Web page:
Frames

Definition

Lx = (〈x , en〉)

Frame operator S = L∗L : H → H,

Sx = ∑

By the definition of frames, S satisfies AI ≤ S ≤ BI.

Grammian operator G = LL∗ : `2(Λ) → `2(Λ).

Waveform Design Finite frames Sigma-Delta quantization

Frames

AI ≤ S ≤ BI implies that S is invertible and that B−1I ≤ S ≤ A−1I.

Definition

Let F = {en} be a frame, and let ẽn = S−1en. F̃ = {ẽn} is the dual frame of F .

∑ 〈x , en〉ẽn = S−1∑〈x , en〉ẽn = S−1Sx = x .

∑〈x , ẽn〉en = ∑〈S−1x , en〉en = SS−1x = x .

The frame operator of F̃ is S−1 since ∑

〈x , ẽn〉ẽn = S−1 ∑

〈S−1x , en〉en = S−1SS−1x = S−1x .

∑ |〈x , ẽn〉|2 = 〈S−1x , x〉. Then,

B−1‖x‖2 ≤ ∑

Waveform Design Finite frames Sigma-Delta quantization

Frames

Frames

Theorem

{en}n∈Λ ⊆ H is A-tight ⇔ S = AI,

where I is the identity operator.

Proof. (⇒) If S = L∗L = AI, then ∀x ∈ H

A‖x‖2 = A〈x , x〉 = 〈Ax , x〉 = 〈Sx , x〉 = 〈L∗Lx , x〉 = 〈Lx , Lx〉 = ‖Ly‖2

l2(Λ)

Frames

Proof. (⇐) If {ei}i∈Λ is A-tight, then ∀x ∈ H, A〈x , x〉 is

A‖x‖2 = ∑

In particular, S − AI is Hermitian and positive semi-definite, so

∀x , y ∈ H, |〈(S − AI)x , y〉| ≤ √ 〈(S − AI)x , x〉〈(S − AI)y , y〉 = 0.

Thus, (S − AI) = 0, so, S = AI.

Waveform Design Finite frames Sigma-Delta quantization

Frames

Let H be a Hilbert space, {en} ⊆ H, ‖en‖ = 1.

{en} is 1-tight ⇔ {en} is an ONB.

Proof. If {en} is 1-tight, then ∀y ∈ H

‖y‖2 = ∑

1 = ‖en‖2 = ∑

|〈en, ek 〉|2 = 0 ⇒ ∀n 6= k , 〈en, ek 〉 = 0

Waveform Design Finite frames Sigma-Delta quantization

Finite frames

Frames F = {en}N n=1 for d-dimensional Hilbert space H, e.g., H = Kd ,

where K = C or K = R.

Any spanning set of vectors in Kd is a frame for Kd .

If {en}N n=1 is a finite unit norm tight frame (FUNTF) for Kd , with

frame constant A, then A = N/d .

{en}d n=1 is a A-tight frame for K

d , then it is a √

A-normed orthogonal set.

Properties and examples of FUNTFs

Frames give redundant signal representation to compensate for hardware errors, to ensure numerical stability, and to minimize the effects of noise.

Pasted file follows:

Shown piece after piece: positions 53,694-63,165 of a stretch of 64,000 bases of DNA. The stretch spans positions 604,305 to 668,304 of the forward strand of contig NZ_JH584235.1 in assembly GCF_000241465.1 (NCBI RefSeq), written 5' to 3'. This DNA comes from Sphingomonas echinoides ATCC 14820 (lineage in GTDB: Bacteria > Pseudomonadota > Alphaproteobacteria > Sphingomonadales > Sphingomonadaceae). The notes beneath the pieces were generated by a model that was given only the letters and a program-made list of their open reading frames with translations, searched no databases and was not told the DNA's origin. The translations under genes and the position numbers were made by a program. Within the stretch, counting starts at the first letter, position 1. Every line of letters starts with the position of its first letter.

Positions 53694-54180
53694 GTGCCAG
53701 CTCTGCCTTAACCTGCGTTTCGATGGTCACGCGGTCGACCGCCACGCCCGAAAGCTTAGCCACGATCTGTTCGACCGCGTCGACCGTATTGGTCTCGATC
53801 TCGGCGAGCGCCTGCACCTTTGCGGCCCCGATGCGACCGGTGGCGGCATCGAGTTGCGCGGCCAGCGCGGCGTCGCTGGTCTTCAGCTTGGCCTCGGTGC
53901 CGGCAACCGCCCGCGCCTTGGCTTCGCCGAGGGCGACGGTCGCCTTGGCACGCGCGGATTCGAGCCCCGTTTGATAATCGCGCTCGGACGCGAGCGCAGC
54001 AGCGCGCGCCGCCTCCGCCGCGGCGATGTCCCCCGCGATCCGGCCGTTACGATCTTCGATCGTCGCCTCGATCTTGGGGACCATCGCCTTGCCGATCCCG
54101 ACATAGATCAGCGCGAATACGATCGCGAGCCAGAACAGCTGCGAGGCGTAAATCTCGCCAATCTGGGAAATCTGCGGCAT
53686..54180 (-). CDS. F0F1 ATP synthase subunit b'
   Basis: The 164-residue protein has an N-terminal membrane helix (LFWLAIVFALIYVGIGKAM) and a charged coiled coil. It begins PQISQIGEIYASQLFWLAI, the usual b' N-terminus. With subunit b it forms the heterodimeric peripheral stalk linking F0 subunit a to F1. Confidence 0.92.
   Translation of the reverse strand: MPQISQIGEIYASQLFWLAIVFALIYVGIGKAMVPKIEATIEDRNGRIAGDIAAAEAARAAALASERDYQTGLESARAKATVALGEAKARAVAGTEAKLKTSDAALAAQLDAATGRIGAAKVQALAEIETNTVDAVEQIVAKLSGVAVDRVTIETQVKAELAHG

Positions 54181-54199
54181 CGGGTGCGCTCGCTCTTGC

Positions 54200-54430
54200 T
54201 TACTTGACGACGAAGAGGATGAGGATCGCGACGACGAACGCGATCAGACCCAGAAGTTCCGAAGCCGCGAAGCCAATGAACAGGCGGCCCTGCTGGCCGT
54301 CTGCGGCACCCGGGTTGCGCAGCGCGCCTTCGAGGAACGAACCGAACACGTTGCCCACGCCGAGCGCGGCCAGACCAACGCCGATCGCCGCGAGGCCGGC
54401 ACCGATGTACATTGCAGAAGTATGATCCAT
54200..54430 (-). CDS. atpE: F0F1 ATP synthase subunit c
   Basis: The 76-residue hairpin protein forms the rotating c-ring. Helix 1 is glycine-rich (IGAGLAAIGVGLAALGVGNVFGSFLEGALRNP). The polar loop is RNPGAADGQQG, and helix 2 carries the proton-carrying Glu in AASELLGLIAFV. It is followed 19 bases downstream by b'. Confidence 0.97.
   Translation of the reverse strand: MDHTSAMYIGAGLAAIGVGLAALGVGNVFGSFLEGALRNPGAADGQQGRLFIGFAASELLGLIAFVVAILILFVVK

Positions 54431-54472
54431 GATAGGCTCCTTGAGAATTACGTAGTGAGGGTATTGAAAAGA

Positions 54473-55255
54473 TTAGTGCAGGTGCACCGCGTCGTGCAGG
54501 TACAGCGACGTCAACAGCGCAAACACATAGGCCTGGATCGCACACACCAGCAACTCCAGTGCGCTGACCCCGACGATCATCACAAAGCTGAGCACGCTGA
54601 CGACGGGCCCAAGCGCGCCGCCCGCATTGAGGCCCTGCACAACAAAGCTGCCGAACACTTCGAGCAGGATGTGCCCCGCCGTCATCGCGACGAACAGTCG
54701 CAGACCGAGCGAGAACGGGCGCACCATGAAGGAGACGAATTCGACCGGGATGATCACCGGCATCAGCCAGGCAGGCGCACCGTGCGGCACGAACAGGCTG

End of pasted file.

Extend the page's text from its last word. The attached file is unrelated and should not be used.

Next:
Thus, if certain types of noises are known to exist, then the FUNTFs are constructed using this information.

Orthonormal bases, vertices of Platonic solids, kissing numbers (sphere packing and error correcting codes) are FUNTFs.

The vector-valued CAZAC – FUNTF problem: Characterize u : ZK −→ Cd which are CAZAC FUNTFs.

Waveform Design Finite frames Sigma-Delta quantization

Recent applications of FUNTFs

pics of soccer ball

Recent applications of FUNTFs

Recent applications of FUNTFs

Recent applications of FUNTFs

Robust transmission of data over erasure channels such as the internet [Casazza, Goyal, Kelner, Kovačević]

Multiple antenna code design for wireless communications [Hochwald, Marzetta,T. Richardson, Sweldens, Urbanke]

Multiple description coding [Goyal, Heath, Kovačević, Strohmer,Vetterli]

Quantum detection [Bölcskei, Eldar, Forney, Oppenheim, Kebo, B]

Grassmannian ”min-max” waveforms [Calderbank, Conway, Sloane, et al., Kolesar, B]

Waveform Design Finite frames Sigma-Delta quantization

DFT FUNTFs

N × d submatrices of the N × N DFT matrix are FUNTFs for Cd . These play a major role in finite frame Σ∆-quantization.

Sigma-Delta Super Audio CDs - but not all authorities are fans.

Waveform Design Finite frames Sigma-Delta quantization

Naimark Theorem

Definition

Let H be a Hilbert space, V ⊆ H a closed subspace, and

V⊥ = {z ∈ H : ∀y ∈ V , 〈z, y〉 = 0}

be its orthogonal complement. Then, for every x ∈ H, there is a unique y ∈ V satisfying

‖x − y‖ = min{‖x − y ′‖ : y ′ ∈ V},

and a unique z ∈ V⊥ such that x = y + z. The map PV : H → V , PV x = y is the orthogonal projection on V .

If {vn} is an orthonormal basis for V , then PV can be expressed as

∀x ∈ H, PV x = ∑

Naimark Theorem

Can we make tight frames for H = Fd (F = R or C) with prescribed redundancy?

Yes. Take an N × N unitary matrix U, and choose any d columns of it to form an N × d matrix L. Then, L∗L = I, which means, the rows of L form a 1-tight frame for Fd .